Swift is a young language. We still don’t really know what it’s all about. And while the reception has generally been pretty good, many devs have been hesitant to use it. A lot of the time it’s for mundane reasons: too much Objective-C to convert (right now), current release not stable enough, not widely available for other platforms. Other times, though, the language itself will be criticised. Some of these criticisms are aimed at the implementation: bugs in Xcode, gaps in the standard library, that sort of thing. But what I’m interested in are the criticisms of the design of Swift.
I’m not interested in whether they’re right or wrong: I’m not well versed in the alternatives (especially the elephant in the room: dynamic languages like Objective-C or Smalltalk), so it’s not my place to say.
Swift’s design introduces a lot of ideas to people that were maybe not familiar with them before. This kind of thing is generally difficult, and you’d want very good reasons for doing it. I’m interested in those reasons. I’m interested in what motivated the Swift team to make the language they did.
Swift is different. It has all the cohesiveness and clear philosophy of an academic language designed by a tiny team – but it’s being used by thousands. It’s young, willing to change fast and break old code. Its domain (for now) is pretty much known, and its popularity is (to a certain extent) guaranteed. (I mean, if Apple decided to push COBOL as the next programming language, I’m sure there would be complaints. But you know what else? There’d be an awful lot of COBOL written)
We all know the disadvantages of a closed-off, proprietary language. What you’ve got to realise is that the nature of Swift’s creation means that the language we see and use is pretty close to the language that the Swift team wanted to make.
This is, of course, classically Apple. Secretive, one message, one voice. But Apple is in transition. The channels of communication are opening a little. If you have a question about why something was done in Swift, you can tweet one of the designers. And they’ll tweet back!
This means that it makes sense to talk about the philosophy of Swift. We can wonder about why things are the way they are, and we can make pretty good guesses as to the answer.
Buddy, the clue’s in the name. This language is all about speed.
Maybe. Let’s be clear: this language is mainly used on small, power-hungry devices. Performance matters. But it’s not the only game in town.
I mean, think about what Swift is taking over from: Objective-C. This isn’t because Objective-C was too slow: arguably, Objective-C was able to hang on for so long because it was so low-level and fast. When the clamouring began for a modern, easy, high-level language for Apple development, the demands weren’t stalled because modern languages “weren’t dynamic enough”; they were stalled by the iPhone. Performance became really important, really fast, and Objective-C knew performance.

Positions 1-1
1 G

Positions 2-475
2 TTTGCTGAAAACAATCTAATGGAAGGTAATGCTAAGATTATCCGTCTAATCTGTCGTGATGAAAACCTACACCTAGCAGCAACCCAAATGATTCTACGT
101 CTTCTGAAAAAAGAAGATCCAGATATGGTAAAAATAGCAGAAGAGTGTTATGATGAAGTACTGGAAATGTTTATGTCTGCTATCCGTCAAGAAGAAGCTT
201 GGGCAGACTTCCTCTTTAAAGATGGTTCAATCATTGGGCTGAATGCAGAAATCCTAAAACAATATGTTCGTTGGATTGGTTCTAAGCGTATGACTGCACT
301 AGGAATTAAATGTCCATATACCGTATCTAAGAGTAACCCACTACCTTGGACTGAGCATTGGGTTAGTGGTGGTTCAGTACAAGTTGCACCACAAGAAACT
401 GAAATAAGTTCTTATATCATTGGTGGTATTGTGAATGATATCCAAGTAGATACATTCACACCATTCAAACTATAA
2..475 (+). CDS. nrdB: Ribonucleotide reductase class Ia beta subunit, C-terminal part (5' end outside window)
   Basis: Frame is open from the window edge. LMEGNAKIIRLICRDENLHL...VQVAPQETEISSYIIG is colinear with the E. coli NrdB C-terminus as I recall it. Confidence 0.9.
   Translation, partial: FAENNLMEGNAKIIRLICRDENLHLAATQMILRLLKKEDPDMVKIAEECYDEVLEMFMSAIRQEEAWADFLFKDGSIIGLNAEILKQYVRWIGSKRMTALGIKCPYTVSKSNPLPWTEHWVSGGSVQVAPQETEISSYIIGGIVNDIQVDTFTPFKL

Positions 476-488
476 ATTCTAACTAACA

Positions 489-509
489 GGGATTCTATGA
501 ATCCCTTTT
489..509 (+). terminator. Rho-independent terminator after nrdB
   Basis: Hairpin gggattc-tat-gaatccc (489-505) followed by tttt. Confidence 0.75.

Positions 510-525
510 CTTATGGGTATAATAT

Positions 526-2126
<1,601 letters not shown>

Still, the demands were only stalled. Something new was needed.
So where are the answers?
If you go to the Swift homepage, you’ll see the tagline:
A modern programming language that is safe, fast, and interactive.
I think this gives a pretty decent overview of three of the key aims of the language. It does say “fast”, but everyone knows performance is important. The other two words there are what interest me.
This is a biggie. Swift is a safe language. Objective-C isn’t being replaced by a faster alternative, it’s being replaced by a safer alternative. (Or, an alternative which is intended to be safer) Immutability, error handling, optionals, the string handling: it’s all very constrained. There are some clear performance gains to some of those constraints, but far more clear is how safety-oriented they are. In particular, I think this stands out with the type system.
As a beginner programmer, types and type systems are one of the first things explained to you. You are told a little bit about duck typing, dynamic typing, static typing, and so on. Sometimes, though, the explanation for why you would prefer one type system over another is a little misleading.
The most frustrating common explanation is “performance vs ease”: dynamic typing trades performance for the hassle of static types. This is a strange straw man. Stray away from Swift for a minute, and look at Haskell: a language that takes static typing to the extreme. Ask any Haskellite about the type system and they’ll rarely emphasise performance. In fact, if you delve into the world of even more academic, functional, and experimental languages, into a domain where performance is even less of a concern, you’ll see the type system take centre stage. So, in some languages at least, types are not static for the sake of speed.
Obviously not everyone thinks static typing is just a performance issue. But I get a little worried when I see people get close to calling it a “premature optimisation” – especially with beginners, this kind of mischaracterisation can stick.